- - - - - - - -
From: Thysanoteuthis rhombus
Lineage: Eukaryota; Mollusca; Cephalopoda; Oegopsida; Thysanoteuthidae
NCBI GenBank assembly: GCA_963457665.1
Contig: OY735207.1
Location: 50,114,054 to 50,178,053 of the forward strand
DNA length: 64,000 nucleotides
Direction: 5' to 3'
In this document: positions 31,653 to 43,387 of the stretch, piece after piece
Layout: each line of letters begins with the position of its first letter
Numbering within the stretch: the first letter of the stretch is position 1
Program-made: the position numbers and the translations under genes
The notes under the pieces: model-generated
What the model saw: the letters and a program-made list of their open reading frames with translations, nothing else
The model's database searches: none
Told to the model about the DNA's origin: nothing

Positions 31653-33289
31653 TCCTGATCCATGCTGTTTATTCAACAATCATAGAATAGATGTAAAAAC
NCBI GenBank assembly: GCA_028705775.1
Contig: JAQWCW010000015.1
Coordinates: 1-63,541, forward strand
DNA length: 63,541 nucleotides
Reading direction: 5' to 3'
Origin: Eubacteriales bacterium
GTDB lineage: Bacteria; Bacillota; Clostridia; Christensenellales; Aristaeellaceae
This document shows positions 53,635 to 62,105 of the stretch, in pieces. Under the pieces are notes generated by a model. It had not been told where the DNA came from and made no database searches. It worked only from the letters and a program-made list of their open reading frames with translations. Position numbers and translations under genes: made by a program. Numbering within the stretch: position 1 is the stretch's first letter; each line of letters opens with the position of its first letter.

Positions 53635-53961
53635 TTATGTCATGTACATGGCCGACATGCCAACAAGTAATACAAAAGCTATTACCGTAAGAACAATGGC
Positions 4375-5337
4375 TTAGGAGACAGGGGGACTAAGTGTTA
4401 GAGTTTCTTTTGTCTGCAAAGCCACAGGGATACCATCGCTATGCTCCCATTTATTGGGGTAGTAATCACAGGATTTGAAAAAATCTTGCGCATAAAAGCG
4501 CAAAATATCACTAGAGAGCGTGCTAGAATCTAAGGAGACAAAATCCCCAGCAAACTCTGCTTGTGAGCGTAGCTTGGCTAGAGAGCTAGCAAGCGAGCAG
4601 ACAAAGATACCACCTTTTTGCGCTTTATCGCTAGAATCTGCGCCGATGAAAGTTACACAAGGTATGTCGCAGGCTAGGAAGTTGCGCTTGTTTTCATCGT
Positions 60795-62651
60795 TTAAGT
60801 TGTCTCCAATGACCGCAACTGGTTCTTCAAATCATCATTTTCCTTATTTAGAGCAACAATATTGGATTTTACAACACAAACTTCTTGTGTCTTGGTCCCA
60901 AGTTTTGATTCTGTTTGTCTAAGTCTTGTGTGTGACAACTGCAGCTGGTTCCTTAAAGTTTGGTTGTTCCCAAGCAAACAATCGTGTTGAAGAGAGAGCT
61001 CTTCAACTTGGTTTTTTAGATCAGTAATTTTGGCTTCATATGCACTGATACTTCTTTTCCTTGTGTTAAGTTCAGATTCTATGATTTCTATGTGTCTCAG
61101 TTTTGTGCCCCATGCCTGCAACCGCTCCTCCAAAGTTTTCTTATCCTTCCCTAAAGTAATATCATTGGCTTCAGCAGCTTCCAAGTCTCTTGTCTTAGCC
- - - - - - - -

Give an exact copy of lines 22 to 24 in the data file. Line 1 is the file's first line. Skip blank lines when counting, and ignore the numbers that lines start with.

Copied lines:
Reading direction: 5' to 3'
Origin: Eubacteriales bacterium
GTDB lineage: Bacteria; Bacillota; Clostridia; Christensenellales; Aristaeellaceae